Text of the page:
# Analyzing Quantitative Data

**Analyzing Quantitative Data**

The following module provides an overview of quantitative data analysis, including a discussion of the necessary steps and types of statistical analyses.

**Learning Objectives**

- List the steps involved in analyzing quantitative data
- Define and provide examples of descriptive statistical analyses
- Define and provide examples of inferential statistical analyses

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Quantitative studies result in data that provides quantifiable, objective, and easy to interpret results. The data can typically be summarized in a way that allows for generalizations that can be applied to the greater population and the results can be reproduced. The design of most quantitative studies also helps to ensure that personal bias does not impact the data. Quantitative data can be analyzed in several ways. This module describes some of the most commonly used quantitative analysis procedures.

The first step in quantitative data analysis is to identify the levels or scales of measurement as nominal, ordinal, interval or ratio. See the Research Ready: Scales of Measurement module for more information on the scales of measurement. This is an important first step because it will help you determine how best to organize the data. The data can typically be entered into a spreadsheet and organized or “coded” in some way that begins to give meaning to the data.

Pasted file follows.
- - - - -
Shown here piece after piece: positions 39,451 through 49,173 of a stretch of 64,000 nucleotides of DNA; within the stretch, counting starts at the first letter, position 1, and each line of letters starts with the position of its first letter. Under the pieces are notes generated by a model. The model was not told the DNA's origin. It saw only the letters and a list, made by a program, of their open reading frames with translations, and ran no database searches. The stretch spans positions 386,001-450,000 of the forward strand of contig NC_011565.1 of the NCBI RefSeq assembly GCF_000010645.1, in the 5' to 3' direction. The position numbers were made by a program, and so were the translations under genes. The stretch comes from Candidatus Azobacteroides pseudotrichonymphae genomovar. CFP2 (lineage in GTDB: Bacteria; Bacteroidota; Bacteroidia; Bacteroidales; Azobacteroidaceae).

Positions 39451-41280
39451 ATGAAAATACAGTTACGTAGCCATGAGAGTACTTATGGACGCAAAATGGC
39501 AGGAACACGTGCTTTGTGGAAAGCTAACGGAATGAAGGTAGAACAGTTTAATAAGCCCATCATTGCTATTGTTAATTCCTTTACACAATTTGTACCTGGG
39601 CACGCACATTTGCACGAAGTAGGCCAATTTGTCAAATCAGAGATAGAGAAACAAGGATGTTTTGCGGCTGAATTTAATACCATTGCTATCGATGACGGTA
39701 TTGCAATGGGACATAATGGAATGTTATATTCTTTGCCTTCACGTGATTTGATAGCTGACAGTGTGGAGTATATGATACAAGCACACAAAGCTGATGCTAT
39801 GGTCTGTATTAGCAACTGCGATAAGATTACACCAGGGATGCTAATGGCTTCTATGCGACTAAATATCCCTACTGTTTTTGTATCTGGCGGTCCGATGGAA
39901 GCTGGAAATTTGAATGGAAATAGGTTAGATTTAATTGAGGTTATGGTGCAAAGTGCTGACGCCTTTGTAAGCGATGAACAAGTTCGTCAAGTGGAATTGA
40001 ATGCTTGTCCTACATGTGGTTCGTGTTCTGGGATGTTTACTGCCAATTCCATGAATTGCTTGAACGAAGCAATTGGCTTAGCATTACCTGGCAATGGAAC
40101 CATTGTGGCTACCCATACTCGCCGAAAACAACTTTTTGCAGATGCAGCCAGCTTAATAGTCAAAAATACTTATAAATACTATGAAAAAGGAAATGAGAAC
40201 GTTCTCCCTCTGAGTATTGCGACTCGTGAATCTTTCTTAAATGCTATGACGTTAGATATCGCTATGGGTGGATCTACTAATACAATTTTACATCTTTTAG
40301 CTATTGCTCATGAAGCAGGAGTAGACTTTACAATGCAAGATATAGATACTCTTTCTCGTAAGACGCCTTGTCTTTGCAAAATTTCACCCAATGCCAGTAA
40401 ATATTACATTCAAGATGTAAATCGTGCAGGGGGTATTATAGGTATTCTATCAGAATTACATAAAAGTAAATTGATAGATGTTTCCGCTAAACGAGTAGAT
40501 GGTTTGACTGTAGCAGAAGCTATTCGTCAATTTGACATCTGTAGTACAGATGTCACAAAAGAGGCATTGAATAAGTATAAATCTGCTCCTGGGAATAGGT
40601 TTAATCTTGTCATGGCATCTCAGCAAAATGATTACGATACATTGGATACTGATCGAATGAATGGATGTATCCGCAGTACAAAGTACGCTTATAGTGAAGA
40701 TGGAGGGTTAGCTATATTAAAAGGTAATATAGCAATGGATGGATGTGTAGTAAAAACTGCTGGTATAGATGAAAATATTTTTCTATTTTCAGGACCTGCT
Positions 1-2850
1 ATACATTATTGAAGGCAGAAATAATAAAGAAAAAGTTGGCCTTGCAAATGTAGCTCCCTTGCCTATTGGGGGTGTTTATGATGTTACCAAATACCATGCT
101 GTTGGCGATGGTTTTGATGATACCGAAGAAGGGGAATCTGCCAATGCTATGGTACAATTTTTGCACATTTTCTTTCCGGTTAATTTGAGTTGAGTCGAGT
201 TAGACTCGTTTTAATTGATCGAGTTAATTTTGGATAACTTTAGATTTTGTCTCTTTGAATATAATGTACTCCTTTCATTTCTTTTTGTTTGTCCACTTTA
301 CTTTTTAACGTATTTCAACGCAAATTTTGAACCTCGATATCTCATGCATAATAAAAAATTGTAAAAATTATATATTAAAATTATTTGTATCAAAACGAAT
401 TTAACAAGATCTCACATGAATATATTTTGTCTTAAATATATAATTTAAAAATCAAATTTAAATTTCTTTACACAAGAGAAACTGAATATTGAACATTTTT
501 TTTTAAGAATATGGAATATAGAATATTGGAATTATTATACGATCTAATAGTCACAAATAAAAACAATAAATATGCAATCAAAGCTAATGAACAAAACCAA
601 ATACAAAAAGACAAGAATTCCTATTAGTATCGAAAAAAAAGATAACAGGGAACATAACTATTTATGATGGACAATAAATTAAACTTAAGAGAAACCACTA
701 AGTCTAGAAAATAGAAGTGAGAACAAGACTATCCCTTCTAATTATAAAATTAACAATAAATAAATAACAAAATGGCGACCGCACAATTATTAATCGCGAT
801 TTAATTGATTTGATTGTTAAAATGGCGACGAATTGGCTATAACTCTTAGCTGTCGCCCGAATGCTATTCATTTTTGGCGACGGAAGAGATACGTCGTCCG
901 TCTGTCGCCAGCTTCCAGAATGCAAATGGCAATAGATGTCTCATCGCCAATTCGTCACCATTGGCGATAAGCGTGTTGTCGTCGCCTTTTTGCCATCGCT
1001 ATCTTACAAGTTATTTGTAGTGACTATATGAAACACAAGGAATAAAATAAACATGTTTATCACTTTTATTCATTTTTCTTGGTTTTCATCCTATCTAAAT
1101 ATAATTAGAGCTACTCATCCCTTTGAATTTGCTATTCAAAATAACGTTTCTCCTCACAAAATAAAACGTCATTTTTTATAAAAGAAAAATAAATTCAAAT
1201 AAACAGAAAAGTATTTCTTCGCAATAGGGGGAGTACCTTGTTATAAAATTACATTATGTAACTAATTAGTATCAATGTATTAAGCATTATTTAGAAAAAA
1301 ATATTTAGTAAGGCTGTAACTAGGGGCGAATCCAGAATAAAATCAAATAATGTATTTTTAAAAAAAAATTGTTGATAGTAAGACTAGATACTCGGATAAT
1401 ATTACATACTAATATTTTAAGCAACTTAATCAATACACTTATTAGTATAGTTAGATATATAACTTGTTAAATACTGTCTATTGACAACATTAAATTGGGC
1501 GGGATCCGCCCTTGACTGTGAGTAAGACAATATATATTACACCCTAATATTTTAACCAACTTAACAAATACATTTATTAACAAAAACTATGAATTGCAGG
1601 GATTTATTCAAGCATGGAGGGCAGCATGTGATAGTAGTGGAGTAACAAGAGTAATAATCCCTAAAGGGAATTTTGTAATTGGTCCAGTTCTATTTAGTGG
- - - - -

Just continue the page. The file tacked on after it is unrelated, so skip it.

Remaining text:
The next step would be to use descriptive statistics to summarize or “describe” the data. It can be difficult to identify patterns or visualize what the data is showing if you are just looking at raw data. Following is a list of commonly used descriptive statistics:

- Frequencies – a count of the number of times a particular score or value is found in the data set
- Percentages – used to express a set of scores or values as a percentage of the whole
- Mean – numerical average of the scores or values for a particular variable
- Median – the numerical midpoint of the scores or values that is at the center of the distribution of the scores
- Mode – the most common score or value for a particular variable
- Minimum and maximum values (range) – the highest and lowest values or scores for any variable

It is now apparent why determining the scale of measurement is important before beginning to utilize descriptive statistics. For example, nominal scales where data is coded, as in the case of gender, would not have a mean score. Therefore, you must first use the scale of measurement to determine what type of descriptive statistic may be appropriate. The results are then expressed as exact numbers and allow you to begin to give meaning to the data. For some studies, descriptive statistics may be sufficient if you do not need to generalize the results to a larger population. For example, if you are comparing the percentage of teenagers that smoke in private versus public high schools, descriptive statistics may be sufficient.